United States of America, Plaintiff-appellee, v. James Alvin Hill, Defendant-appellant, 816 F.2d 674 (4th Cir. 1987)

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US Court of Appeals for the Fourth Circuit - 816 F.2d 674 (4th Cir. 1987) Submitted Jan. 9, 1987. Decided April 3, 1987

Before HALL and CHAPMAN, Circuit Judges, and BUTZNER, Senior Circuit Judge.

James Alvin Hill, appellant pro se.

Eric William Ruschky, Assistant United States Attorney, for appellee.


James Alvin Hill, a federal inmate, seeks to appeal the district court's denial of his Fed. R. Crim. P. 35 motion. We remand the matter for further proceedings and findings to address Hill's claim of excusable neglect for filing a late notice of appeal.

The district court's order denying Rule 35 relief was filed on January 17, 1986. Hill filed his pro se notice of appeal from that order on February 7, 1986, exceeding the ten-day time limit for appealing such rulings provided in Fed. R. App. P. 4(b). On March 24, 1986, Hill moved pro se for an extension of time, stating that on January 22, 1986, his attorney had mailed him a copy of the January 17 order, which he did not receive until January 27, 1986. The district court denied Hill's request for an extension of time on September 24, 1986, concluding that " [a]lthough the court may extend the defendant's time to file a notice of appeal upon a showing of excusable neglect, no such showing has been made."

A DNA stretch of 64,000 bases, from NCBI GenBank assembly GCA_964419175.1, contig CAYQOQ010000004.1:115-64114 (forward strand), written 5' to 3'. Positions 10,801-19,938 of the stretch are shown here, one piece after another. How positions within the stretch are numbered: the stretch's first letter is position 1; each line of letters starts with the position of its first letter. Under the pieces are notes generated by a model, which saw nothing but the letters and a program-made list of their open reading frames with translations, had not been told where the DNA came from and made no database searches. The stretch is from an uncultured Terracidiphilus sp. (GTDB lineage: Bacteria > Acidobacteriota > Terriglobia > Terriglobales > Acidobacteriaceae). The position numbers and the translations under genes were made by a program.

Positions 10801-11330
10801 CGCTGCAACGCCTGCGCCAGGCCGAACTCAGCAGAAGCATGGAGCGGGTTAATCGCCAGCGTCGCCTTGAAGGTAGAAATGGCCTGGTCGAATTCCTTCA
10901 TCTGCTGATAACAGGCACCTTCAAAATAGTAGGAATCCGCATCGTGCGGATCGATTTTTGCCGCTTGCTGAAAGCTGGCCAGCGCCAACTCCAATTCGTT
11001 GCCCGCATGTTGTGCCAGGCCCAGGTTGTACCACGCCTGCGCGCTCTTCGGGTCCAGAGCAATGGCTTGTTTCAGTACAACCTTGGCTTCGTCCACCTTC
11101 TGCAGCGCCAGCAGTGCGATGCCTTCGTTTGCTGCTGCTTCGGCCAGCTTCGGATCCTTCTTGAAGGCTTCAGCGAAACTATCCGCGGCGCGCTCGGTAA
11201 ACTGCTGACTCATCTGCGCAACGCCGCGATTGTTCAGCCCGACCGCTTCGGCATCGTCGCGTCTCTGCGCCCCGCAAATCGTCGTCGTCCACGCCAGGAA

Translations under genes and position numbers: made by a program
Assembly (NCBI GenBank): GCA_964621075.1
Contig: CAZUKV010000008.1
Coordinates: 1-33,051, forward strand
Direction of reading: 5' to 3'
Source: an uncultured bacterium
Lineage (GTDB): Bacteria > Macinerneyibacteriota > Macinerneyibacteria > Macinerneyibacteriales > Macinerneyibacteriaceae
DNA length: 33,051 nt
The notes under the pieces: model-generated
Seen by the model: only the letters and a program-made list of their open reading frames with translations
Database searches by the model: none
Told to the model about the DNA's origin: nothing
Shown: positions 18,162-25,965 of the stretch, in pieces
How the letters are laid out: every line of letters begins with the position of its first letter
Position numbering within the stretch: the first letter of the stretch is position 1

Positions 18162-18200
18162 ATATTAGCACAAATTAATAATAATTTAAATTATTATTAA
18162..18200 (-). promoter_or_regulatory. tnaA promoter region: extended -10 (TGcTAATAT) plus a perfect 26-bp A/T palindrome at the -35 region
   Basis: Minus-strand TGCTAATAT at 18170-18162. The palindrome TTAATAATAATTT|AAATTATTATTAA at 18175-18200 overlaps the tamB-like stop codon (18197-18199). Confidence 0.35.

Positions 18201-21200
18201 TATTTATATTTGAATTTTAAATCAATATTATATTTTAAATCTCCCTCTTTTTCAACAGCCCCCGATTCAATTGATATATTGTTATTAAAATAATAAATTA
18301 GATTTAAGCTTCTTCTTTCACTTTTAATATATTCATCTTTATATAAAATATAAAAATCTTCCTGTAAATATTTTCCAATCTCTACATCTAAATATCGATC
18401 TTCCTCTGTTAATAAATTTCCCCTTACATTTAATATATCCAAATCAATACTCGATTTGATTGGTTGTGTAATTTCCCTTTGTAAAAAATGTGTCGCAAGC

Although an appeal from the denial of a Rule 35 motion must be made within ten days of the entry of the denial, a district court may, before or after the ten-day period has expired, upon a showing of excusable neglect, extend the time for filing a notice of appeal for a period "not to exceed 30 days from the expiration of [the 10 day period]." Fed. R. App. P. 4(b). Excusable neglect may be found when a party receives no notice of an entry of judgment, or when extraordinary and/or unique circumstances occur. See United States v. Commonwealth of Virginia, 508 F. Supp. 187, 192 (E.D. Va. 1981). Excusable neglect has also been found in cases involving delayed mail deliveries. United States v. Reyes, 759 F.2d 351 (4th Cir. 1985).

In this case, the district court failed to articulate any specific findings or reasoning to support its conclusion that no showing of excusable neglect had been made. In light of the fact that Hill appears not to have received notice of the order until ten days after it was entered, and in view of our cases finding excusable neglect where the delivery of mail has been delayed, we vacate the district court's order of September 24, 1986, and remand the matter for further consideration and more detailed findings.

We dispense with oral argument because the dispositive issues recently have been decided authoritatively.